Are There Specific Drug Addiction Treatments for Older Adults?
In the 1970s and 1980s, drug-addiction concerns focused primarily on teenagers who got high for fun because “all my friends were doing it.” Even where it was acknowledged that many people used drugs to forget the pressures of life or “improve” their performance in various activities, public emphasis still focused on “Just Say No” urgings aimed at middle- and high schoolers.
It’s true that the human brain is most susceptible to peer pressure—and people are most prone to acting recklessly—from puberty to age 25. It’s also true that younger drug users face special dangers because artificially introduced chemicals can impede development of body and brain. But, especially in the wake of increased publicity surrounding addiction to painkillers—many of which were originally prescribed to alleviate sufferings associated with cancer and other late-in-life diseases—awareness is growing that mature adults and seniors also develop addiction disorders. This article will look at drug addiction concerns and treatments specific to older adults.
HOW SERIOUS IS THE DRUG ABUSE PROBLEM WITH THE ELDERY?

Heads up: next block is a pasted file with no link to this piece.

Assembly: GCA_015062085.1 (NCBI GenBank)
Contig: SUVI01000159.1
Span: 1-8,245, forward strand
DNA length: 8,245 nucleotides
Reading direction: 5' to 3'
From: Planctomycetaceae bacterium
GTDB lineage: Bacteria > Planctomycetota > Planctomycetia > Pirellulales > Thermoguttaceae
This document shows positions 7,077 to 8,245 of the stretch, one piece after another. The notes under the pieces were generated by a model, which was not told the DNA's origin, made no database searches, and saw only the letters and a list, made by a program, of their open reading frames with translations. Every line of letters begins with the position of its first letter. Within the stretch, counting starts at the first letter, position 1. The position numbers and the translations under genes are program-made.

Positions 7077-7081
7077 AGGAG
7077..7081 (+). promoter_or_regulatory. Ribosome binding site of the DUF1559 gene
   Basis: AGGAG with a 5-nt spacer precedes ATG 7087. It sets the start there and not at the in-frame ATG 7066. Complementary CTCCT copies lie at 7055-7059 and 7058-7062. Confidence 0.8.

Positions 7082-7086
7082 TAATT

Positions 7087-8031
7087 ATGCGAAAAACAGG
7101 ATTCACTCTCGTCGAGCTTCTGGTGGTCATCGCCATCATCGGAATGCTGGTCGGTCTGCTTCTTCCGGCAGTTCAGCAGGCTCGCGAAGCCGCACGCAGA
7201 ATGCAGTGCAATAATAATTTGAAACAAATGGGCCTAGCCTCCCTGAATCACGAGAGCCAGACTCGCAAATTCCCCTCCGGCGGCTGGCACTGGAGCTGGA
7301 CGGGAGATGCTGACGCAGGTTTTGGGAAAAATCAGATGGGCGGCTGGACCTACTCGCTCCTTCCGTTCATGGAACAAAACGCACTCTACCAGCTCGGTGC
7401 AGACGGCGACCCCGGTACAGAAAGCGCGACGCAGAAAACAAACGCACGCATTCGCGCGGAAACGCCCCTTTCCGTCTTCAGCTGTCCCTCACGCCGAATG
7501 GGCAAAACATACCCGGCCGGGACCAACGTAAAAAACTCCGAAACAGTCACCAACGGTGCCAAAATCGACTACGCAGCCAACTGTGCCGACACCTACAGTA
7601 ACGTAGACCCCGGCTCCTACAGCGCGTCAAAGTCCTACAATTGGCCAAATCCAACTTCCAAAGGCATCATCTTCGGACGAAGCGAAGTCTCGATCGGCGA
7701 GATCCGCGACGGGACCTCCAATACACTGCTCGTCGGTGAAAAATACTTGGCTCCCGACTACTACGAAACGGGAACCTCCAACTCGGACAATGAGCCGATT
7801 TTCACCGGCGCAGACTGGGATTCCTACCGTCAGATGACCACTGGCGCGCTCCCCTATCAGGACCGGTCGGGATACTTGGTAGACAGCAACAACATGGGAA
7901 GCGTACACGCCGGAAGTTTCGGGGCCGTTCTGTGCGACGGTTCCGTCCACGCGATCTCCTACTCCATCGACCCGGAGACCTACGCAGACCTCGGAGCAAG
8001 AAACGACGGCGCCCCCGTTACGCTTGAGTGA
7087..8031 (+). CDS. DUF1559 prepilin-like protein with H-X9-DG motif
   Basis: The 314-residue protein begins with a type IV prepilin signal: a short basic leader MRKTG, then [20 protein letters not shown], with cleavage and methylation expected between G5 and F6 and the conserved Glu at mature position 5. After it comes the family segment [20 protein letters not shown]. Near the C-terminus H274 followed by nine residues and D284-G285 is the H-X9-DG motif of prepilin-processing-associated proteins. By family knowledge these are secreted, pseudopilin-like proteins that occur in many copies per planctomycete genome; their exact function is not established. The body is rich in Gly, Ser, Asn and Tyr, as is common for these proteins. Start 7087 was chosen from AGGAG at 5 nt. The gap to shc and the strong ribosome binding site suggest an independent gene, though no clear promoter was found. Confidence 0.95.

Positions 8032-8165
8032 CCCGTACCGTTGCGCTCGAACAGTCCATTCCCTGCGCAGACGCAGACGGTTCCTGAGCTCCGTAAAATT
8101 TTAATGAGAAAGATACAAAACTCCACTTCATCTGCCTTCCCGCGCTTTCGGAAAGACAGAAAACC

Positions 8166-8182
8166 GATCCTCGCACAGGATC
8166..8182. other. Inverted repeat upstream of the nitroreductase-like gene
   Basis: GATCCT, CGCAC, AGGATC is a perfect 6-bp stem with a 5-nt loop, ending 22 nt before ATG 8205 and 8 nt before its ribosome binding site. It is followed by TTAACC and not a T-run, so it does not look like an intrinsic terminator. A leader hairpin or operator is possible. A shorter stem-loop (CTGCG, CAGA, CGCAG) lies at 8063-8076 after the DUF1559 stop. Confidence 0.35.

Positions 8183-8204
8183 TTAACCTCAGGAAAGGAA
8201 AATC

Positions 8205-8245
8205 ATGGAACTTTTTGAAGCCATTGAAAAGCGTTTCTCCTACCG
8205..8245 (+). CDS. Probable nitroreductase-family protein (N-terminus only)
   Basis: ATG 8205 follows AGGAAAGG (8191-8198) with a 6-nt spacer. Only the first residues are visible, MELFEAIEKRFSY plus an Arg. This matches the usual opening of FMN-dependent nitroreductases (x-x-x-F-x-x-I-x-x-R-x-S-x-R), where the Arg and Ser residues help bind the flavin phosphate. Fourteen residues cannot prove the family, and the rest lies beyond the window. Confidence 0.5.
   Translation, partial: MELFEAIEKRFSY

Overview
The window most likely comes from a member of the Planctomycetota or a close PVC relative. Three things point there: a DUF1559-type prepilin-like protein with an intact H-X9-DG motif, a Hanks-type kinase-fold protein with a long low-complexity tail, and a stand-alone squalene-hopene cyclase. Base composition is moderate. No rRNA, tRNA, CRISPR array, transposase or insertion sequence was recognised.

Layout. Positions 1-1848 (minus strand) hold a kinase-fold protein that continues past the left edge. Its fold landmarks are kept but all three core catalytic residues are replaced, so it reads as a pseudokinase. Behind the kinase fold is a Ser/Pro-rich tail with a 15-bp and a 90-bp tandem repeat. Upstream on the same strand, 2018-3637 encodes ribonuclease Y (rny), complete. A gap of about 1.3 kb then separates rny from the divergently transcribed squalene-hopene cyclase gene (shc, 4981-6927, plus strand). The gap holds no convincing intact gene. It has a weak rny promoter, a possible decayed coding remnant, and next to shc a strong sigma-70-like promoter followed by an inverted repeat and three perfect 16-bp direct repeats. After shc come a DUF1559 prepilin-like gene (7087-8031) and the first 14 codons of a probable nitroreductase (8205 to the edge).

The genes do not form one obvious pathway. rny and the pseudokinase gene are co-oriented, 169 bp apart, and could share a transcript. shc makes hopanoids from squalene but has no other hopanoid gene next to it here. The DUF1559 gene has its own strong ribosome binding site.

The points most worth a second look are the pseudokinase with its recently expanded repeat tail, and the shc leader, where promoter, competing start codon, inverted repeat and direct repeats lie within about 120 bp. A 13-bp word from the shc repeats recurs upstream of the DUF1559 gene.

According to the Substance Abuse and Mental Health Services Administration, around one in four adults over 50 are taking prescription medications that are at least potentially addictive. Nearly one in five older Americans have misused a combination of alcohol and prescription medications. And the number of seniors seeking addiction treatment more than doubled from 1992 to 2008. By the year 2020, over 5.5 million older adults in the U.S. could be addicted to alcohol—and as many as half of nursing-home residents may be already.
Besides greater risk for developing chronic-pain issues, special concerns related to addiction in seniors include:
- As a person ages, metabolism of food and drugs slows, often to the point where what was an “everyday” dose of alcohol for years may begin to cause problems.
- Since older adults are less strong physically than their younger counterparts—and often have had more time to develop physical complications from drug use—addiction detox tends to be more complicated and dangerous.